Now a usual college course is three credits. So, the college is charging the same amount of money for any number of credits between 12 credits and 18 credits. That means you’re going to pay X dollars for 12 credits. You’re going to pay the same X dollars if your kid takes 15 credits that semester, and you’re going to pay the same X dollars if your kid takes 18 credits that semester. That’s what a full-time tuition amount is usually set up like at your typical college.
So we’re talking about two more courses for the same amount of money. But then you’re thinking, well, we paid a little bit of money to do those dual enrollment classes on the front end, and now you’re telling me that I could get two more each semester for the same amount — how is that really saving me any money? And I think we forget that, so please bear that in mind as well.
Now in the states that dual enrollment is free, I can see that the cost savings might be substantial. I have heard of kids getting their Associates degree before ever leaving high school, and if that’s a good fit for your kid, then great! I’m going to say, even in the free states, it’s not always a good fit. It’s not always the thing to do, even if you can do it for free.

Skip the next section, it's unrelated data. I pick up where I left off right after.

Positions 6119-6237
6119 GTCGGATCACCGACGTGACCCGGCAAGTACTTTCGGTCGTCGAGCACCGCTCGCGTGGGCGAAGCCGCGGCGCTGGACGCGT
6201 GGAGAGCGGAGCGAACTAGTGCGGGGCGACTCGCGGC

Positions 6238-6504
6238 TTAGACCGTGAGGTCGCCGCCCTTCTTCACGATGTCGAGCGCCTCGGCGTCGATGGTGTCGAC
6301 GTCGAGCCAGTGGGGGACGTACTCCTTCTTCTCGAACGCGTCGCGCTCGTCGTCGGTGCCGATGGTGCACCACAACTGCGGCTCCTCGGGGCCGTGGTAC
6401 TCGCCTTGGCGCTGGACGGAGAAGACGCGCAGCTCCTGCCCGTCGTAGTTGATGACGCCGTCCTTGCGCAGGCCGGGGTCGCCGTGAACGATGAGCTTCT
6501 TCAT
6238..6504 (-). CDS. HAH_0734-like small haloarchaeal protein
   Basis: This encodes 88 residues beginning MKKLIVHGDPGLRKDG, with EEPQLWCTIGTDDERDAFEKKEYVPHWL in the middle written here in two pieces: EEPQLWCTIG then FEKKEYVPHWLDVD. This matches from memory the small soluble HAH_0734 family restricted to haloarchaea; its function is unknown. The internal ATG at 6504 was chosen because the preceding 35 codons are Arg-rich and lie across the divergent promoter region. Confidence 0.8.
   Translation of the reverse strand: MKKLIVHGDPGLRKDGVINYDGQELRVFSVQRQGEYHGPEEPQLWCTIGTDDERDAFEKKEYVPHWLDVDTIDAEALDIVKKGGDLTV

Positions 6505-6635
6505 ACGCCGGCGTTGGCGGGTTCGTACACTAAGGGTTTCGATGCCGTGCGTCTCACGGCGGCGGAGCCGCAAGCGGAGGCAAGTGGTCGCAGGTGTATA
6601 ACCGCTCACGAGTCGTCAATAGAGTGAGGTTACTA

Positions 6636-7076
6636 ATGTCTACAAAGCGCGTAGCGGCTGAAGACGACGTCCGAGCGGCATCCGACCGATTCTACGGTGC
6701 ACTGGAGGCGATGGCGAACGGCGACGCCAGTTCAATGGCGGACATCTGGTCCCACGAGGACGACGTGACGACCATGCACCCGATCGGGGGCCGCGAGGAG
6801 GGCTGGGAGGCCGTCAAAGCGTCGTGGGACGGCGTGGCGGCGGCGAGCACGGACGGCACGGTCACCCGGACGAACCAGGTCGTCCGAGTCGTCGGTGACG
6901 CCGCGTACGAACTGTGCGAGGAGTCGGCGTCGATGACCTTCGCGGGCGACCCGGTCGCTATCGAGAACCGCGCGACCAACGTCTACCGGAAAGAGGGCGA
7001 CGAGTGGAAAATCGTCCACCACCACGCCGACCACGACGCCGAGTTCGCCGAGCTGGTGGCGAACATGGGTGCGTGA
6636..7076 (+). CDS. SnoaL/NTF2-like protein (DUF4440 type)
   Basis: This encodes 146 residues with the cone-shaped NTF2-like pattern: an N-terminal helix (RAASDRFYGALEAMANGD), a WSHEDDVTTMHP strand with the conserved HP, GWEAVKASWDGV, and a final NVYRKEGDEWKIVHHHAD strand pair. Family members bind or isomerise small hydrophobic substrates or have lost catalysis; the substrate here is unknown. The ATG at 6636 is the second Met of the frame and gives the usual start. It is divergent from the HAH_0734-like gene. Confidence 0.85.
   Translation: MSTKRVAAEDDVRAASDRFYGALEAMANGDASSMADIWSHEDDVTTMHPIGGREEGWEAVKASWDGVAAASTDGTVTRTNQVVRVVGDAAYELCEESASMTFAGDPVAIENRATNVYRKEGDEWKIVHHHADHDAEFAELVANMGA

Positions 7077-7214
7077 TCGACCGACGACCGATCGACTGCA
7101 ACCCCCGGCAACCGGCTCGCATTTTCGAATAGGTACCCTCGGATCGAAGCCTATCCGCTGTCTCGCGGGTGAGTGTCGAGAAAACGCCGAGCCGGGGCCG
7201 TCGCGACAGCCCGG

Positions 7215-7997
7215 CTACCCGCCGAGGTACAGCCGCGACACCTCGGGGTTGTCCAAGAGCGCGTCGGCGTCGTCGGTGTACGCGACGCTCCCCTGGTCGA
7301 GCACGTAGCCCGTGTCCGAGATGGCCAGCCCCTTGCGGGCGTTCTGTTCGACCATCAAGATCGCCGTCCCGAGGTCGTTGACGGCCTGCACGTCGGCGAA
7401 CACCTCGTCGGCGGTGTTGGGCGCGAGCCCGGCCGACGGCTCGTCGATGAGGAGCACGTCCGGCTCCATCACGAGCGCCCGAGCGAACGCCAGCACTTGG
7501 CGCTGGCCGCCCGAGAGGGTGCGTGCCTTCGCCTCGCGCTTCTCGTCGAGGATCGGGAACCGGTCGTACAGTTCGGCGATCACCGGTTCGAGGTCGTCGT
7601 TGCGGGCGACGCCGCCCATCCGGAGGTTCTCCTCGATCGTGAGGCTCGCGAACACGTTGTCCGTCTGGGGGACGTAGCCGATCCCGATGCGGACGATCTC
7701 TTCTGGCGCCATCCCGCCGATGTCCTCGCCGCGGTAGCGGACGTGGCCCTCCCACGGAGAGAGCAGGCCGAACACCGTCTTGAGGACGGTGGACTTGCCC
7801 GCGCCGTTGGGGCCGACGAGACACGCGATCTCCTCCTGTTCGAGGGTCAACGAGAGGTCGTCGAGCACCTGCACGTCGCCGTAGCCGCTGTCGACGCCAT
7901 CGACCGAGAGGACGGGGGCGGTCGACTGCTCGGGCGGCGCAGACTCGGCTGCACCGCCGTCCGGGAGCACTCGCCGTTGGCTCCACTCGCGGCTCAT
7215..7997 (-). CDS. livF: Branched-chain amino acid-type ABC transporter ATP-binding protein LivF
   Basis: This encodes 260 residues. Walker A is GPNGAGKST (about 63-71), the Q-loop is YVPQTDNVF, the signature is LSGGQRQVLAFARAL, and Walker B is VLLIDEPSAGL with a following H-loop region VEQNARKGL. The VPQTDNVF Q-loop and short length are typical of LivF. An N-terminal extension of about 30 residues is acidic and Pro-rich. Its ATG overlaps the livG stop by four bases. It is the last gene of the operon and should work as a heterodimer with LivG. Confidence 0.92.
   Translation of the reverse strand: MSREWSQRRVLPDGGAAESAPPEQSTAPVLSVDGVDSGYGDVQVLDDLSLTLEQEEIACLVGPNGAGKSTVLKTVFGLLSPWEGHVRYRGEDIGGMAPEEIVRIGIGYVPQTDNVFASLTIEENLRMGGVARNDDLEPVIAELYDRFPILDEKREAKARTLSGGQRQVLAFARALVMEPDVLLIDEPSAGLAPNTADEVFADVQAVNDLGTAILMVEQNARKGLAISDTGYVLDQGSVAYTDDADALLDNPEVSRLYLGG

And frankly, when you’re looking at the full-time credit load tuition amounts, you can get a lot of “free” classes in there, a lot of extra classes for the same amount of money over the span of four years. So I’m not certain that I’m thinking that the savings on the front end is really going to make a difference on the back end.
It’d be interesting to do an actual cost analysis there. How much did you spend on dual enrollment ahead of time? How much did you spend on tuition going forward from there in the four year college, and was there really a huge cost benefit? This would be my question.